Memes, doxxing and doctored content: Understanding the tactics of disinformation for brands

By Sharb Farjami, CEO, Storyful

Social media has revolutionized the way people experience the world. It has connected news organizations and publishers to eyewitnesses in volatile regions of the world. It has armed brands with a direct line to their target audience and served as a critical communication tool for corporations. But social media is a double-edged sword — one which some people maliciously wield — making the power to reach and connect people subject to manipulation and mischief.

For nearly ten years, Storyful has watched the social media landscape become more complex, sophisticated and treacherous for brands. We’ve mapped the disparate ways information travels from fringe sites to mainstream media to shape brand perception and influence public discourse in record speeds. Our work with newsrooms to verify and understand social content in breaking news situations affords us a unique understanding of an ecosystem that is increasingly polluted with mis- and disinformation.

Recently, we analyzed digital and social media posts across mainstream and fringe networks, including Reddit, Snapchat, 4chan and Gab, filtering through billions of posts to understand some of the most insidious types of social media tactics used to target brands: memes, doxxing, review attacks and doctored content. In the new environment of social media, marketers need to be aware of how this information spreads so they can protect their brands and their own reputations.

Meme campaigns are one of the most prevalent tactics for disseminating brand propaganda online in the public space. Often coordinated on fringe networks, these images spread at an alarming rate due to the nature of visual content. This makes them difficult for brands to curb once they’re in circulation.

During the Nike-Colin Kaepernick controversy, hundreds of memes were launched in the same visual layout as the ad, mocking the quarterback and the brand. On fringe platforms like 4chan, alt-right posters revived issues of cheap foreign labor and sexual harassment lawsuits against executives to smear Nike. Seven hours after Nike announced the campaign on September 3, mentions of “Nike” and “labor” increased 3,110 percent, with the hashtag #BoycottNike peaking on Twitter. Popular memes emerged from the fringes, including a meme with the Nike logo paired with “Just Blew It,” driving the conversation on Twitter.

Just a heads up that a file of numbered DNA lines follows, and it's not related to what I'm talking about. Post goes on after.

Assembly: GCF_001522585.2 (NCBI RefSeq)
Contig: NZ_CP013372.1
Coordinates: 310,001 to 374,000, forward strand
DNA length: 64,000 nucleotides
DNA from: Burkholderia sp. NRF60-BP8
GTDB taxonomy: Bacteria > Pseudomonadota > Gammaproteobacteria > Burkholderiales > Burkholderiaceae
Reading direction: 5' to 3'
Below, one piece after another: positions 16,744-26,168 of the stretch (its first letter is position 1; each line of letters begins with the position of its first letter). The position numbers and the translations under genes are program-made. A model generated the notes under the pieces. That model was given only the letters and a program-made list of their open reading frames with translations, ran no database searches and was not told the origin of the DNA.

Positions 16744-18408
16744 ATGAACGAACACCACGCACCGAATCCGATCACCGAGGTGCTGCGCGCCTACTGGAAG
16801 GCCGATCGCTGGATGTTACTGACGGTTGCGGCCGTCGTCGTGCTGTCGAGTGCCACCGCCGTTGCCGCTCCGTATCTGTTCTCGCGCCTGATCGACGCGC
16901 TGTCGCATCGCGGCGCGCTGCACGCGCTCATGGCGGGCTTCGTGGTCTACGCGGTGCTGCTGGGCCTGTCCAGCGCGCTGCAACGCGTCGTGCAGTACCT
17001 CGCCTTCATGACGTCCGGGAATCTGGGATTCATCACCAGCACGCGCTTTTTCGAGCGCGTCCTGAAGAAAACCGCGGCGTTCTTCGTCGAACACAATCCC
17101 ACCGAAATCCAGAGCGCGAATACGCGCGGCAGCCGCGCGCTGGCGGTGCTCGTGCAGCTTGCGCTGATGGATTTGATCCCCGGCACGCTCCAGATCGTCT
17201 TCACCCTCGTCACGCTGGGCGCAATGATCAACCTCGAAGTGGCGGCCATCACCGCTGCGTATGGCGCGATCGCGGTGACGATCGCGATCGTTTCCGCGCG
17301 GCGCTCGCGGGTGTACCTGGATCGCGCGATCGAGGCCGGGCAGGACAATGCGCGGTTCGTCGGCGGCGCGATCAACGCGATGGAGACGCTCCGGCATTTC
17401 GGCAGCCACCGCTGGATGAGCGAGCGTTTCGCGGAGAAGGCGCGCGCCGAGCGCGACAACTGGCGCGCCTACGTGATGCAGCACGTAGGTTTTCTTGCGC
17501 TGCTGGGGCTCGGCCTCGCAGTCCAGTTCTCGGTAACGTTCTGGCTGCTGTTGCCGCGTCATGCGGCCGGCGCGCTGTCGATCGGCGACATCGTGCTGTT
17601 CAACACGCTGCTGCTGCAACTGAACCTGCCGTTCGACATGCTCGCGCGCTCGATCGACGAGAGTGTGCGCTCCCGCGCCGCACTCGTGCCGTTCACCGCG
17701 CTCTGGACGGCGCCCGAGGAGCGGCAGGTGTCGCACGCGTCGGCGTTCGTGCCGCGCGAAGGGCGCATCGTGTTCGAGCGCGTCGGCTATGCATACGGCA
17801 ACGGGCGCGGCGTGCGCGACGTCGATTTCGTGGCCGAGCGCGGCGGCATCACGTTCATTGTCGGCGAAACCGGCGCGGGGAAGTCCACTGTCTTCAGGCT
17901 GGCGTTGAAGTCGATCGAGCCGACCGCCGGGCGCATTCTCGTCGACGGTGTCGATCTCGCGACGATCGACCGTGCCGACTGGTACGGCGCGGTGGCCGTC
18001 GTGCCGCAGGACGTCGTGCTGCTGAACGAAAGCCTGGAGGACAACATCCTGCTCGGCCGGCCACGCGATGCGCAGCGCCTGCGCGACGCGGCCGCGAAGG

While the brand experienced an uptick in sales and stock price, the outpouring of nefarious memes certainly distorted brand sentiment for some.

Doxxing is the practice of researching and publishing someone’s personal information to fringe and mainstream sites with the goal of embarrassing or inviting unwanted harassment. The practice involves posting anything from photographs and telephone numbers to credit card numbers and political contribution histories — and can leave a brand’s key decision-makers vulnerable to anything from hate mail to death threats.

Journalists in particular have long been doxxed, but in recent years, the practice is spreading to prominent company executives. Take for example when Procter & Gamble’s Gillette released its “We Believe” ad. In response, key decision makers at the company and the creative staff behind the ad became the targets of smear campaigns on Reddit and a doxxing campaign on fringe sites. The doxxing even extended to the social media profiles of Gillette’s North America Brand Director and parent company P&G’s Chief Brand Officer.

Review attacks
Review attacks target consumer perceptions of a product or place on review sites such as Yelp, Glassdoor and TripAdvisor. People booking a hotel or restaurant look at reviews before taking action, and bogus reviews can seriously skew a potential customer’s opinion. While a bad review can break a business, every one-star increase to a review score can lead to a five to nine percent increase in revenue.

Last year, when YouTube personality Vitaly “VitalyzdTv” Zdorovetskiy got kicked out of the Boca Raton Resort and Club on New Year’s Eve, he called on his nine million YouTube followers to leave negative reviews. This caused the hotel’s rating to plummet on Yelp and Google Reviews, going from five stars to one-and-a-half stars in less than 24 hours.

Doctored content
Doctored content is a rising threat to brands and society at large. Tampering with and distorting images and videos is easier and more accessible than ever before. In a matter of minutes, an individual or brand can be implicated in controversy.

In the wake of an incident in April 2018 in which two black men were arrested at a Philadelphia store, Starbucks announced plans to shut down 8,000 stores in the US for four hours to train employees on racial sensitivity. Less than a week later, fake coupons with the header “We’re Sorry” in Starbucks’ brand colors and style began circulating on mainstream social media, promising free drinks for people of color. The campaign commanded mainstream attention, forcing Starbucks to speak out and clarify that the coupon was a hoax.

These examples are only a taste of the tactics used to influence brand perception online. That’s why social understanding is more important than ever for safeguarding brand reputation. By understanding the nuance in the conversations around your brand and industry, companies can get ahead of digital threats and tackle them head on.

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